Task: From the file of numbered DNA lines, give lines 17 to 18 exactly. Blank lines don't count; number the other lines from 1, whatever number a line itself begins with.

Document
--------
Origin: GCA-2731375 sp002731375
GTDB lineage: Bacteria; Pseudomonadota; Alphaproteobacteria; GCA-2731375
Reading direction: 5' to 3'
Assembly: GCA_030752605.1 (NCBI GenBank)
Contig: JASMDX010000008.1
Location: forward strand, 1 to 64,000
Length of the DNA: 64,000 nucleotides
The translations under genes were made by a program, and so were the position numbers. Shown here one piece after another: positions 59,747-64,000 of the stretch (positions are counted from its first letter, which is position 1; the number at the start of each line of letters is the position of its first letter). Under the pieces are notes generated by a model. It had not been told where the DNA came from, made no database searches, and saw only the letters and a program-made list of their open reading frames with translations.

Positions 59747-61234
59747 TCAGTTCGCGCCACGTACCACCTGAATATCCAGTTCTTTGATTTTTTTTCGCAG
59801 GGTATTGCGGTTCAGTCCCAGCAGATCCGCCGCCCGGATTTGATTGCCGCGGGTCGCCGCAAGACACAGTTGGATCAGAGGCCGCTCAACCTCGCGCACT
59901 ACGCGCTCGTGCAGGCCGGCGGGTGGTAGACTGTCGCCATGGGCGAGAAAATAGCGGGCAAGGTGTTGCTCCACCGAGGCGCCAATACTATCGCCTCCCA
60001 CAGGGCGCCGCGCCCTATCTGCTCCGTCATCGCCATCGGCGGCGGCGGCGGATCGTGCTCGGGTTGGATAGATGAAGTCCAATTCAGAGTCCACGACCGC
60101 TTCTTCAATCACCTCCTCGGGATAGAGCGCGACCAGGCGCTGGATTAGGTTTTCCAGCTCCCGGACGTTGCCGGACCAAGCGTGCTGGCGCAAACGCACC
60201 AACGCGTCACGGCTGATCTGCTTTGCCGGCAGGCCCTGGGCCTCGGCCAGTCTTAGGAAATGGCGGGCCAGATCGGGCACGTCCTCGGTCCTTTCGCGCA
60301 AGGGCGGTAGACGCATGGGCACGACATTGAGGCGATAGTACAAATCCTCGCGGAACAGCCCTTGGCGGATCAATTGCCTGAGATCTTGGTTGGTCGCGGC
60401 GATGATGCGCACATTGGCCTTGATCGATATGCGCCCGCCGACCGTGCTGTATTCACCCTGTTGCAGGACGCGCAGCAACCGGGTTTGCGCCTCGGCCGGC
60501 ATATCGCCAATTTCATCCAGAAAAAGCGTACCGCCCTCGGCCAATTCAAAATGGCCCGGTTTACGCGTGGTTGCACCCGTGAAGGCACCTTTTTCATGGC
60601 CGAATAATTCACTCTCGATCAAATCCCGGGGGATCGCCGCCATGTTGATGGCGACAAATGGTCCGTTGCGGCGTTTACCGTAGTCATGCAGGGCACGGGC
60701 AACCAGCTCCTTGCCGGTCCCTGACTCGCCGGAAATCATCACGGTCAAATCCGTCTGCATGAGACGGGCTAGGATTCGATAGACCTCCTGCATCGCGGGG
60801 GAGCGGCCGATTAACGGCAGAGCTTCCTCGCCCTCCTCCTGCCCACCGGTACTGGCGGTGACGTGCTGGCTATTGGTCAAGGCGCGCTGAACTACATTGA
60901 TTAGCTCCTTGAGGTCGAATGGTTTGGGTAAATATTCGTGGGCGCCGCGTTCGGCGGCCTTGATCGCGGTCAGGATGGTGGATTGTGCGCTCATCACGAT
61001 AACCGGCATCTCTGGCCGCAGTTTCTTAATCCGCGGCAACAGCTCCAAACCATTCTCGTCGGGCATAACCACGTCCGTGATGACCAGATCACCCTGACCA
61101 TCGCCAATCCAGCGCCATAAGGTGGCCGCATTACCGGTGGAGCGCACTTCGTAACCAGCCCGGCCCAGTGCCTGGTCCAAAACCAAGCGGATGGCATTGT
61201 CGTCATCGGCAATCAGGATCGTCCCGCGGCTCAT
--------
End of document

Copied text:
60401 GATGATGCGCACATTGGCCTTGATCGATATGCGCCCGCCGACCGTGCTGTATTCACCCTGTTGCAGGACGCGCAGCAACCGGGTTTGCGCCTCGGCCGGC
60501 ATATCGCCAATTTCATCCAGAAAAAGCGTACCGCCCTCGGCCAATTCAAAATGGCCCGGTTTACGCGTGGTTGCACCCGTGAAGGCACCTTTTTCATGGC